In 2016, Ghana’s economy grew by a paltry 3.2%, while the Ghana Stock Exchange (GSE) recorded negative growth at all levels, but the CDH Balance Fund (CDH BFund) recorded an impressive 33% growth in the face of that.
For the year ending December 31, 2016, GSE Composite Index recorded a negative return of -15.33% at 1,689.09 point; Financial Stocks Index fared worse with -19.90%, representing 1,545.41, while Market Capitalization was also lower by 7.75%, having fallen from GHC57.12 billion in 2015, to GHC52.69 billion last year.
In the face of these challenging times for the GSE, coupled with a generally declining Ghanaian economy at a paltry 3.2% growth, CDH BFund still managed to grow shareholder value by almost 33%.
Group CEO of the CDH Group, Emmanuel Adu Sarkodie has been telling Journalists the poor performance of the GSE was a reflection of challenges that faced the various companies listed on the burst last year.
The biggest losers last year included UT Bank, Ecobank Transnational, Total Ghana, Africa Champions, and Produce Buying Company among others.
He said, having observed how the listed companies were performing, CDH opted to invest more of the BFund shareholder funds into government treasury bills and other such financial instruments and that paid off.
“Government took a lot of loans for development last year so we took advantage of that and invested about 90% of the shareholder funds into that in the form of fixed deposits for our shareholders and that was how we got them the profits in the face of a declining economy,” he said.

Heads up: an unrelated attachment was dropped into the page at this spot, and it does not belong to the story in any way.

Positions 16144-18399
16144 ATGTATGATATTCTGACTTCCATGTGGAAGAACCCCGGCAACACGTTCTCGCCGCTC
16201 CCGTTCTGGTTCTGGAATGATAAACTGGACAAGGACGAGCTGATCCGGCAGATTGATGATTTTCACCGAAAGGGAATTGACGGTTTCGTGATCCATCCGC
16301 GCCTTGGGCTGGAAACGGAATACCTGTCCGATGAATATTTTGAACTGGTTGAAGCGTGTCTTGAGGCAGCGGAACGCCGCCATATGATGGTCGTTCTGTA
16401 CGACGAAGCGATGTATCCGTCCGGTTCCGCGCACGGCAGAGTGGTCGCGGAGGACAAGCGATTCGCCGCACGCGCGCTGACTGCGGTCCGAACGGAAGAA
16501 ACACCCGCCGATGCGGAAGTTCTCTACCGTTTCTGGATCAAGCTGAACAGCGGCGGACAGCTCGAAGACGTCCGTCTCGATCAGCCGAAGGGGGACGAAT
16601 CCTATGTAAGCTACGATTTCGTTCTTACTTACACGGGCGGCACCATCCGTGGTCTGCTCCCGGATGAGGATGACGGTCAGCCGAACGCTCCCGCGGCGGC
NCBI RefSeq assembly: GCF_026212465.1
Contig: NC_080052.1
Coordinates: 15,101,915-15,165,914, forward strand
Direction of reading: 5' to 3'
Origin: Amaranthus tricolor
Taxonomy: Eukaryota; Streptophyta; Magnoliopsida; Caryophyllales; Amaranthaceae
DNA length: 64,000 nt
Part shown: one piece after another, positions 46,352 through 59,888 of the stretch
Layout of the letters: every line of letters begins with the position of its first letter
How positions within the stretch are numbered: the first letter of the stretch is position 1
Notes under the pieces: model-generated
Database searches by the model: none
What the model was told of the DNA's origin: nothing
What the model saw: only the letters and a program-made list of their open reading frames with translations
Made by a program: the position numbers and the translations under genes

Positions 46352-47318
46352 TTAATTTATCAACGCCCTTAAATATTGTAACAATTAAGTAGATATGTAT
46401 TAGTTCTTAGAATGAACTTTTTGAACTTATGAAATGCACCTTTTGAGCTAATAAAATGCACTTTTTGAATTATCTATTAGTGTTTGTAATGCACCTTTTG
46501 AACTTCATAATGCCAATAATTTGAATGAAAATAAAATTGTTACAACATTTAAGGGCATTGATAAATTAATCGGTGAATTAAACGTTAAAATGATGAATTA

Emmanuel Adu Sarkodee blamed the decline of businesses largely on the high cost of power and called on government to take a second look at the cost of gas sold by Ghana Gas to Volta River Authority (VRA).
He noted that power cost is depleting the gains businesses make, adding that it does not make sense for power to much more in Ghana than in Cote d’Ivoire.
The CDH Boss said Ghana has a bigger hydro-electric plant than Cote d’Ivoire and yet power cost way less in that country than in Ghana.
“We have businesses in Cote d’Ivoire and we pay about 50% less for power there than we pay in Ghana – in fact Accra City Hotel is ours and when the hotel is full we are better off using generators than using power from ECG in Ghana,” he said.
Emmanuel Adu Sarkodee believes Cote d’Ivoire is able to sell power for less because their power generating company buys gas at a way cheaper price than gas is sold to VRA in Ghana.
He is therefore calling on government to impress it upon Ghana Gas to reduce the cost of gas to VRA to enable them generate power at a lesser cost so that corporate consumers could also have some relief from power cost.
Meanwhile, at the Annual General Meeting (AGM) of CDH BFund, shareholders were impressed with the gains made by the BFund in the face of a declining economy.
In spite of the gains, the fund managers still forfeited their remuneration as they have done since the inception of the fund, but shareholder actually asked the fund managers to start paying themselves from next year, a rare request for shareholder to make.
Some shareholders and promised to move their funds from other funds with other companies into the CDH BFund.